There is an assumption behind this call for schools to ‘do more’ that currently teachers are neither aware of signs of child sexual abuse nor providing children with sex and relationships education. This is far from the truth. In my experience, teachers are already highly sensitive to child-protection issues. When my daughter was seven I was phoned up at work by her teacher and asked to come into school. Apparently my daughter had been ‘walking strangely at playtime’ and staff were concerned she had ‘hurt her privates’. It took me all of two minutes to discover that her knicker elastic had snapped and she had been walking oddly to stop her pants from falling down. With much relief all round she went back to maths and I went back to work. A heightened awareness of child-protection rules meant that my daughter’s funny walk was reported to her teacher, but no adult felt sufficiently confident to investigate what had actually happened to her.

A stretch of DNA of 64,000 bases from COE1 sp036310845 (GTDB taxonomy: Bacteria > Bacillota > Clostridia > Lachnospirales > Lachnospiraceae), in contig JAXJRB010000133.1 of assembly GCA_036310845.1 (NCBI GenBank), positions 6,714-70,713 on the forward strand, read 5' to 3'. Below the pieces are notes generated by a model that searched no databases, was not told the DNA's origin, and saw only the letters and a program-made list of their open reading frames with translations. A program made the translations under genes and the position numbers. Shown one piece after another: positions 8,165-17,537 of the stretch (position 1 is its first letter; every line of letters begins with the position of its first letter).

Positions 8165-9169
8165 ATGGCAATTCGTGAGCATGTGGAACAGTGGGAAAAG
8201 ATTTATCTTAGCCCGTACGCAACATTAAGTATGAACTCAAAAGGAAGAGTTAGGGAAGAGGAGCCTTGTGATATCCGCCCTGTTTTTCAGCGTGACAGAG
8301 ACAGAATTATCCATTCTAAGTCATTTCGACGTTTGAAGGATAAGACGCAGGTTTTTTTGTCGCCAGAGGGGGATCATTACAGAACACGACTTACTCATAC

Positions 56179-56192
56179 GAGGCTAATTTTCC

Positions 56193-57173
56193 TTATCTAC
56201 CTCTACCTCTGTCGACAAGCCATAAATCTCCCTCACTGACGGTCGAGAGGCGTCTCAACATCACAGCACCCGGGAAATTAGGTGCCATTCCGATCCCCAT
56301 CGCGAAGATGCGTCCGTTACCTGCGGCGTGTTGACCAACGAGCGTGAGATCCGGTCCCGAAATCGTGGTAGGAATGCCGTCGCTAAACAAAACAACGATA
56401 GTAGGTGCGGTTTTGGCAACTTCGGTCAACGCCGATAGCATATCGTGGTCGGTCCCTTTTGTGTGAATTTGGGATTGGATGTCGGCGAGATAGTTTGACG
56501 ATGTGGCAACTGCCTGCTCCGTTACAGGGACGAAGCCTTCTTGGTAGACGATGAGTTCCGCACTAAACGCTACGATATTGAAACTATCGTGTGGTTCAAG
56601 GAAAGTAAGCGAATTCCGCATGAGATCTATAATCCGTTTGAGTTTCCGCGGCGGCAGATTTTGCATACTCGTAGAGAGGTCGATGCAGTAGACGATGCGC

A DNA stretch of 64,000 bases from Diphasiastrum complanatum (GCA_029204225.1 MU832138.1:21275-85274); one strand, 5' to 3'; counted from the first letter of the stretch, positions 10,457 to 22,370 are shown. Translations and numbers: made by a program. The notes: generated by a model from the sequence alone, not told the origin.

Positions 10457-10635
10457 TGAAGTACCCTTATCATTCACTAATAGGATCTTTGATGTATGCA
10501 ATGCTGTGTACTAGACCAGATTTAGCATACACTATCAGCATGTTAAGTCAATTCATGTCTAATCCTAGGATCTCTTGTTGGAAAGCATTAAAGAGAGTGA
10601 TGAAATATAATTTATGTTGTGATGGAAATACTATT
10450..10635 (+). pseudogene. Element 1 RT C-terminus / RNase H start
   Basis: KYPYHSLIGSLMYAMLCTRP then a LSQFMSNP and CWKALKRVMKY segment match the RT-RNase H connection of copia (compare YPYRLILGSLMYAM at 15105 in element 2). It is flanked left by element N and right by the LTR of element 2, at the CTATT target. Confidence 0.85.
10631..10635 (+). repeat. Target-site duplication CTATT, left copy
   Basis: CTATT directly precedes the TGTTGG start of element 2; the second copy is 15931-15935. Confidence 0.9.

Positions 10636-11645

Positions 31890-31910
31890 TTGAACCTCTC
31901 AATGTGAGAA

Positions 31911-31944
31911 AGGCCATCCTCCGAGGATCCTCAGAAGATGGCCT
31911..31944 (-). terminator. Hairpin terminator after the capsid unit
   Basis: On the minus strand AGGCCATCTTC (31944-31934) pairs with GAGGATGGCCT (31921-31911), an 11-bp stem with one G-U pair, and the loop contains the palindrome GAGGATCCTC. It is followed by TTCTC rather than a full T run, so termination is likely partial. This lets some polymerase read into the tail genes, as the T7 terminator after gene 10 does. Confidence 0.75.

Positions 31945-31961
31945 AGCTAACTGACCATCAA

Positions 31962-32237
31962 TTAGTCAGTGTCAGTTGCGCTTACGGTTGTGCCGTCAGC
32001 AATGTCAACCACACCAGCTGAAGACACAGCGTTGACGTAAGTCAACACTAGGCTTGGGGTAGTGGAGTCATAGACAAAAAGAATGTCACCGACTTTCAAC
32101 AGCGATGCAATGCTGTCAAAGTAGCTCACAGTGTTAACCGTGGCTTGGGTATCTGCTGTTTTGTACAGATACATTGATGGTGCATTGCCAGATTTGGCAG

The latest call for teachers to be trained to spot signs of child abuse, and for ‘lessons in life’ to be made compulsory for all children from the age of five, comes in response to data presented in the commissioner’s report, Protecting Children from Harm: A Critical Assessment of Child Sexual Abuse in the Family Network in England and Priorities for Action. It suggests only ‘one in eight victims of child sexual abuse come to the attention of the authorities’. In other words, ‘up to 85 per cent of child abuse in England remains undetected’. From this assumption it is argued that rather than the reported 50,000 cases of child abuse in 2012-14, there were actually between 400,000 and 450,000 cases. Such a preposterous statistic is arrived at by extrapolating from the already vastly inflated data, gathered from small-scale surveys carried out by advocacy groups such as the NSPCC, to the population as a whole. The report claims: